PLAN TO INCREASE SCIENCE FUNDING
As Dr. Harold Varmus, Director of the National Institutes of Health, looked on from his seat next to the First Lady at the State of the Union address on January 27, President Clinton announced a new plan to boost funding for civilian research and development (R&D). Describing it as a “gift to the millennium,” the President proposed “a 21st Century Research Fund for path-breaking scientific inquiry—the largest funding increase in history for the National Institutes of Health, the National Science Foundation, and the National Cancer Institute.”
The President’s announcement follows close on the heels of other recent proposals from Members of Congress to promote nondefense research, particularly in the biomedical arena. Last May, the Senate passed a resolution introduced by Sen. Connie Mack (R-FL) stating that the federal support for biomedical research should double over the next five years. Later in 1997, Sen. Phil Gramm (R-TX) and Sen. Joseph Lieberman (D-CT) introduced the National Research Investment Act (S. 1305), a bill to double nondefense basic research over the next ten years. Rep. Joseph Kennedy (D-MA) plans to offer similar legislation on the House side early in this session.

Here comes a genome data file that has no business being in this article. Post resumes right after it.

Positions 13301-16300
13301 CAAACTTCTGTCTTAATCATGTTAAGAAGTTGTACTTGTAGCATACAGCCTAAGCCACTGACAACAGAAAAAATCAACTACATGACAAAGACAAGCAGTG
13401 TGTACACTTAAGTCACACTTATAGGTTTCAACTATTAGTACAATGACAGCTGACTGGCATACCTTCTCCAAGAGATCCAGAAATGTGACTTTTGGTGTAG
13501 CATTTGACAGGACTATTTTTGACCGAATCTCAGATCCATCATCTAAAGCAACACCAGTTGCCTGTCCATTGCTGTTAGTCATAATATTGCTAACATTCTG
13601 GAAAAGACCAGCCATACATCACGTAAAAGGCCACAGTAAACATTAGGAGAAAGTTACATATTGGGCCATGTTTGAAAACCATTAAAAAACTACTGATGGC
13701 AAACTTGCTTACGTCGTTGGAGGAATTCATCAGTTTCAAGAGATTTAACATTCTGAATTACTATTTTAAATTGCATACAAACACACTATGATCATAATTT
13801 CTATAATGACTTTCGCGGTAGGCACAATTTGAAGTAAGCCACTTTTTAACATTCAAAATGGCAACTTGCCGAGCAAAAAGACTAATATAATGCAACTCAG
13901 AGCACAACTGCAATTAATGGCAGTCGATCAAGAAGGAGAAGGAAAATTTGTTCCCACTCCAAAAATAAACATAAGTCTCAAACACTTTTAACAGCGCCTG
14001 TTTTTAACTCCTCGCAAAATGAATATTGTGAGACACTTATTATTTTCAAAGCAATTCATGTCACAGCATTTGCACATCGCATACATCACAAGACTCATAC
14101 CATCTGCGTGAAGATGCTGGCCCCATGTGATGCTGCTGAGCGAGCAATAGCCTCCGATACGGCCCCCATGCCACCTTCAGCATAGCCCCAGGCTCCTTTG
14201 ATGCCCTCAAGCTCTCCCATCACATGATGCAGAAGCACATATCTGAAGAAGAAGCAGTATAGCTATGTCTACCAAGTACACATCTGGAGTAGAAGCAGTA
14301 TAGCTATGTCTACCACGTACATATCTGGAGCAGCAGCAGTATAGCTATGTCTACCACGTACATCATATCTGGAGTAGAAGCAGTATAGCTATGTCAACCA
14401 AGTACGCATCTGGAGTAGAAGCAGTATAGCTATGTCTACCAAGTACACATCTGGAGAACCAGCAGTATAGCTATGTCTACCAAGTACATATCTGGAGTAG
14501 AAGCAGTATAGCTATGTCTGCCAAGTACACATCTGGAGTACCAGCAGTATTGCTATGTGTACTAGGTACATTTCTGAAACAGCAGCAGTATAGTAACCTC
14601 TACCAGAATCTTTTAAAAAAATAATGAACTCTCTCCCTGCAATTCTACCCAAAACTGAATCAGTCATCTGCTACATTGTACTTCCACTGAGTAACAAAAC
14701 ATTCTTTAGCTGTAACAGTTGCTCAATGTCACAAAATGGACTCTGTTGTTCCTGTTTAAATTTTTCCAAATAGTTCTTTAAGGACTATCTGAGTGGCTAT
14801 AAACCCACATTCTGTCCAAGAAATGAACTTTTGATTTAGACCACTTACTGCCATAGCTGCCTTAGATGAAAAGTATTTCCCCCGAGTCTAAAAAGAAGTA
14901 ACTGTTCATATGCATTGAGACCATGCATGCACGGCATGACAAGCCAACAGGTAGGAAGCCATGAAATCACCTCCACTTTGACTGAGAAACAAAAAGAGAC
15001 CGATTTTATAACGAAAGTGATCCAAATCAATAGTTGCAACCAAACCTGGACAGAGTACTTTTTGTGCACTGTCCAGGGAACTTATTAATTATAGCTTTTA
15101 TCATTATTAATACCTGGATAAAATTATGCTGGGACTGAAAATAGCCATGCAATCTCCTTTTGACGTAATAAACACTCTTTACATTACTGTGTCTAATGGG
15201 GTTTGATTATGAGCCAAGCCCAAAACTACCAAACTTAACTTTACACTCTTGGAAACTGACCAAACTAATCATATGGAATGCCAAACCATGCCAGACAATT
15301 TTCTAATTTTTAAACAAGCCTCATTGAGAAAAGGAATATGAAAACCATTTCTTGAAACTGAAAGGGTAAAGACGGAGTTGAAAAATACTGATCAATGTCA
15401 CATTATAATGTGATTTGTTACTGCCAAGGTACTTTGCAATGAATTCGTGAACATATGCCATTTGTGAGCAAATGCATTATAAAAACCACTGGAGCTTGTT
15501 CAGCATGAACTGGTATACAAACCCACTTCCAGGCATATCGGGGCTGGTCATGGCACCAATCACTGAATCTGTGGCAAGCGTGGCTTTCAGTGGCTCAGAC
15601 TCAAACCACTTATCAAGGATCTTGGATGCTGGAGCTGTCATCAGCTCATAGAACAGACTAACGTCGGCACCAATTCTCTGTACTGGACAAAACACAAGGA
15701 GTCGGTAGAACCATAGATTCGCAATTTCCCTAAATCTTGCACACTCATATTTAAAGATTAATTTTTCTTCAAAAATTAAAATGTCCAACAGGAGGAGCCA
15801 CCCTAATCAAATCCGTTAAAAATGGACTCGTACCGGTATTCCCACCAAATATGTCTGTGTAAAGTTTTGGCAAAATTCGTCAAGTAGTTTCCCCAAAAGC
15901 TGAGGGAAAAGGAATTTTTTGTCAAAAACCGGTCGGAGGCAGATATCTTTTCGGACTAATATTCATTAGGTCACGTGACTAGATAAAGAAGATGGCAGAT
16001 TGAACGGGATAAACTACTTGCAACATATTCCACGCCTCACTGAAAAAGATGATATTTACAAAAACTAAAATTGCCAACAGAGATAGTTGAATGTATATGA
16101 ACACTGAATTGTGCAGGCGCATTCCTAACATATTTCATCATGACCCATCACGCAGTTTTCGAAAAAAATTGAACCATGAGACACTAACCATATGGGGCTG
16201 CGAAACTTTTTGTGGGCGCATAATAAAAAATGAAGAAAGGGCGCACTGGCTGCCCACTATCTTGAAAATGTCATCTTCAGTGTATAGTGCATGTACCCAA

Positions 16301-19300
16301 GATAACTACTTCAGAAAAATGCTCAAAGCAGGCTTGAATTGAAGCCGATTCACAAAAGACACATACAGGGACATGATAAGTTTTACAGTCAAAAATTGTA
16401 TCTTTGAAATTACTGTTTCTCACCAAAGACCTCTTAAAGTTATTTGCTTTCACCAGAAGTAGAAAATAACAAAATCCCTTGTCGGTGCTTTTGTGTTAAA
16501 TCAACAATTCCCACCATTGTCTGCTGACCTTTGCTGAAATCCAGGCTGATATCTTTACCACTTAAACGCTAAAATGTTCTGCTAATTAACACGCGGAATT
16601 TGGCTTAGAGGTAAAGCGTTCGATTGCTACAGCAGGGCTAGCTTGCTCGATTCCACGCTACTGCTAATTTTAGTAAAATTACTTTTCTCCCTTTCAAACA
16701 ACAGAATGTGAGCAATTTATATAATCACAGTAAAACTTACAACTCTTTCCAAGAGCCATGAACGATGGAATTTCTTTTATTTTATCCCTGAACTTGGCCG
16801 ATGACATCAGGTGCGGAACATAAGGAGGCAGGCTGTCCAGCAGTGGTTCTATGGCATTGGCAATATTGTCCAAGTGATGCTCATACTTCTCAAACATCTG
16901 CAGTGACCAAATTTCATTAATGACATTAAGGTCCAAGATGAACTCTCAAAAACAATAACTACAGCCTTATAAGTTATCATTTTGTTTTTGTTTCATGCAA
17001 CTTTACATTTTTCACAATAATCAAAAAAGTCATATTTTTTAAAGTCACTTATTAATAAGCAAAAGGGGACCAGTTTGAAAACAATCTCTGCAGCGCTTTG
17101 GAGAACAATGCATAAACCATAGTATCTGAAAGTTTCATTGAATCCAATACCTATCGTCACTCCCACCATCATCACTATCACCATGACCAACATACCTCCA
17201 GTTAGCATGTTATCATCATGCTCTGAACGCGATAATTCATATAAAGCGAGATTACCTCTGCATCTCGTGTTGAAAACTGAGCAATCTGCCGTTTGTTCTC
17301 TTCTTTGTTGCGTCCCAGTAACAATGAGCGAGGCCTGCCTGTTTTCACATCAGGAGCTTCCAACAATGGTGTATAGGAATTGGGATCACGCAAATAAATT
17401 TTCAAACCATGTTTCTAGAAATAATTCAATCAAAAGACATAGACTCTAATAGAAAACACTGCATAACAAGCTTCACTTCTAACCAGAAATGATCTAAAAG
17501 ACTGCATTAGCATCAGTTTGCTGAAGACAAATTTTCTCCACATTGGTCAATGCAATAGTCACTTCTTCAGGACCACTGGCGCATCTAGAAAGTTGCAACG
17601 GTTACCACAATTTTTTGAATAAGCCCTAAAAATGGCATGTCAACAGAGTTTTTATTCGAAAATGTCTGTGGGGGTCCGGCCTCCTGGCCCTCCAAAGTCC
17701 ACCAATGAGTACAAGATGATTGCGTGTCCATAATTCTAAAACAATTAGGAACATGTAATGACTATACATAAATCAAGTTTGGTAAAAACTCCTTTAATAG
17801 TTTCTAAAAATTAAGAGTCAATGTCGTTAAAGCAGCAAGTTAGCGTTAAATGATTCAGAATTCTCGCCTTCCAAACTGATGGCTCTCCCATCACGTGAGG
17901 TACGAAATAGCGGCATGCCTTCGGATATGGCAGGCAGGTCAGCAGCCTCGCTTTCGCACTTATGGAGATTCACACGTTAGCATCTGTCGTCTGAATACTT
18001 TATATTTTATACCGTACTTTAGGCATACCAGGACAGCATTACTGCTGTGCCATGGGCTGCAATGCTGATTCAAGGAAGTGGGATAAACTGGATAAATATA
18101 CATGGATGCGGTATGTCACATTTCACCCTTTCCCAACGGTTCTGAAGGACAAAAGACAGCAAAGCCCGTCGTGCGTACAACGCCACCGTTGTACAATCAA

The specifics of the President’s proposed research fund were fleshed out in the FY 1999 budget request that was submitted to the Congress early in February. The Research Fund for America is one of three special funds established in the budget (the other two are for transportation and environmental resources). The Research Fund includes a set of domestic discretionary programs from several different R&D agencies which received a total of $28.9 billion in FY 1998. The Fund would increase the programs’ funding by eight percent to $31.1 billion. Only $27.1 billion of these funds, less than the FY 1998 level, come from regular discretionary spending within the existing caps. The remaining $4 billion, essentially all of the requested increase for nondefense R&D, will be provided by receipts from a tobacco settlement.
Almost half of the dollars from the proposed Research Fund are directed
at health-related science and technology. The Administration is proposing
a five-year plan to increase the NIH research budget by almost 50 percent.
Within that, funding for the National Cancer Institute would go up by 65
percent, reflecting the critical role of the tobacco settlement to the
Funding questions aside, President Clinton’s State of the Union speech
and the budget request clearly established that funding for science is
rightfully a concern for all Americans and set it as a national priority
for this congressional session. With the stage already set by science-boosting
legislation, his comments haven’t fallen on deaf ears.